A wonderful book which has given me far too many new threads to chase down and consume.
… (mais)
Pezski | 13 outras críticas | Jun 21, 2020 |
“One must imagine Sisyphus happy.” ...”(Sisyphus) is superior to his fate. He is Stronger than his rock.” – Albert Camus, The Myth of Sisyphus

Stay: A History of Suicide and the Philosophies Against It by Jennifer Michael Hecht is a history of suicide and the historical views of suicides though time. Hecht earned her PhD in the History of Science from Columbia University and studied at the Universite de Caen and Universite d' Angers. She teaches poetry and philosophy in the Graduate Writing Program of The New School. Hecht has published three other books on history and two books of poetry along with numerous articles.

This is a book that I wanted to read but still harbored some hesitation about reading. Like the author, I lost a close friend through suicide just over six years ago. It is something that changes your views and begin to question many previously held ideas. I makes you think, “How could I have not seen this coming.” and makes you second guess many things. The reason I chose to read this book was on the expectation that a favorite writer's work would be included: Albert Camus's Myth of Sisyphus. Ironically, I first picked this book up at the library on March 14th. It would be a few days later I found out my friend killed herself that same day.

Suicide has been around since man has been around. From Socrates choosing to to drink hemlock before the state forced him to do so, to (although not covered in the book) a soldier diving on a grenade to save his colleagues lives in Iraq; it can be considered heroic. Other times it is viewed as a weak and cowardly act. Seldom it it viewed as a neutral act. Religion has played a role in stopping suicide. Islam expressly forbids it. Christianity has never embraced it except for a few instances. Martyrs who kept their faith rather than denying it and living were embraced. Augustine and later Aquinas both debated that Jesus' death was in fact suicide, since he could have saved himself at any time but chose to give up his spirit. Otherwise suicide is considered stealing from God; God gave you life and only he has the right to take it away. Jews typically forbid suicide, but Masada is an exception. There always seems to be exceptions.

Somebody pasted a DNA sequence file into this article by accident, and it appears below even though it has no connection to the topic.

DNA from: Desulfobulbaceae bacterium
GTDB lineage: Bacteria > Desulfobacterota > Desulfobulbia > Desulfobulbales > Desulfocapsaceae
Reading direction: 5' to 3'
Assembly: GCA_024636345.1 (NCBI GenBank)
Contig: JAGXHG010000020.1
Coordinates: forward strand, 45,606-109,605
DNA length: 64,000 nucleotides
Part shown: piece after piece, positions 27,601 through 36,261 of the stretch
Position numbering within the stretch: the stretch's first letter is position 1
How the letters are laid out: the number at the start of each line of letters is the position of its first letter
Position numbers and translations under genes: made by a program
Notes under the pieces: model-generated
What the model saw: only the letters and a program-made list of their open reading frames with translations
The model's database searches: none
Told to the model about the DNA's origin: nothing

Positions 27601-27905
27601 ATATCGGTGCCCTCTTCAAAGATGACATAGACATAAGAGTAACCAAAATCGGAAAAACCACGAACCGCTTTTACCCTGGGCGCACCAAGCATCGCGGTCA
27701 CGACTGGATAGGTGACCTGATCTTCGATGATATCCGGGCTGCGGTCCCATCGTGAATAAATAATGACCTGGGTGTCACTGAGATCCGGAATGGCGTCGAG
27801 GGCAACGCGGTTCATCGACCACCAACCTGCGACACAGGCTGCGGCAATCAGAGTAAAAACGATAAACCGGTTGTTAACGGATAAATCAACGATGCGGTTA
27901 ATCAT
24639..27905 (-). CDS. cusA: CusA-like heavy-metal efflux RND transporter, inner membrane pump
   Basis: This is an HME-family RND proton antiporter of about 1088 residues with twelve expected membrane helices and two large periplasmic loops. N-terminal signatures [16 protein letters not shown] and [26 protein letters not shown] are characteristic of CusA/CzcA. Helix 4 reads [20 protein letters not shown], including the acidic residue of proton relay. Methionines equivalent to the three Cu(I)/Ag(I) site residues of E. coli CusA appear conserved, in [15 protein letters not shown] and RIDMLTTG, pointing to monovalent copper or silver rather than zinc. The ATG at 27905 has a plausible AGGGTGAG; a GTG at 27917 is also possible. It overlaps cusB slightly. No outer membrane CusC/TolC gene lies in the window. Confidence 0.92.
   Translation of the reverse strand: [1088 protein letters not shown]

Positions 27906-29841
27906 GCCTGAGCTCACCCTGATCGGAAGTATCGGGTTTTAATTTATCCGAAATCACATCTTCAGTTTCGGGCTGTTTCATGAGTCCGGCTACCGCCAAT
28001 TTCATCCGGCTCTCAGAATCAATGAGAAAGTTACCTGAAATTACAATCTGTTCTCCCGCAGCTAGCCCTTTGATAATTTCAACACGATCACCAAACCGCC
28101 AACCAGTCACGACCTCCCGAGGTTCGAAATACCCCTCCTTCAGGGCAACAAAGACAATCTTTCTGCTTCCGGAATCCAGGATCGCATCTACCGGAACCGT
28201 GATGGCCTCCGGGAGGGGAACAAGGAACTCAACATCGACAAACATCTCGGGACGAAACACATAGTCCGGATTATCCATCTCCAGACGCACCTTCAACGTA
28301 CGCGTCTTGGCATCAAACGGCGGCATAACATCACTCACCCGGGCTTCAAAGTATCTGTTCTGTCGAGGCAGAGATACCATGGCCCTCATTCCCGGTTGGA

There are more suicides worldwide than murders. It is the tenth leading cause of death in the United States. More people take their own lives than are murdered, but the news and TV drama shows are filled with stories of murder, but rarely suicide. When suicide is in the news it is usually a celebrity, which in turn causes a spike in suicides. Suicide Clusters are seen in sociological studies. Where one suicide takes place there is an increase in suicides nearby. There is also a link inside families. Sylvia Plath killed herself and forty-six years later her son killed himself. Likewise, Ernest Hemingway's father killed himself, in 1961 Hemingway killed himself and in 1996 his granddaughter, Margaux took her own life.

Suicide is an issue that although most people, philosophers, and religions find wrong, there are always loopholes. No matter how hard we try to understand or just out right ban suicide, it is still with us. We seem no closer to finding a solution. In fact suicide rates are on the rise; 30% from 1999 to 2010. Hecht brings together some of the great thinkers and religions to bring rational thought to an act that most of us cannot understand and could not go through with. The writing is clear and well documented. Most importantly, she reminds the reader that no matter what, first chose to stay.

… (mais)
evil_cyclist | 3 outras críticas | Mar 16, 2020 |
I loved the concept of this book: look back at past conceptions of how best to live to get perspective on how arbitrary some of out current proscriptions are. Lots of delicious rebellion against modern mores: why not take more drugs, avoid strenuous exercise, stop trying to "eat clean" and be so productive all the time? It might just make you happier. However, the execution didn't live up to the promise; I wanted more examples and less hand-waving. Some of the theoretical links were sketchy in the extreme. Felt dated at 13 years old, which lends credence to her argument about the relentless churn of fashion. Someone needs to apply this analysis to the matter of gluten!… (mais)
libraryhead | 7 outras críticas | Jan 30, 2020 |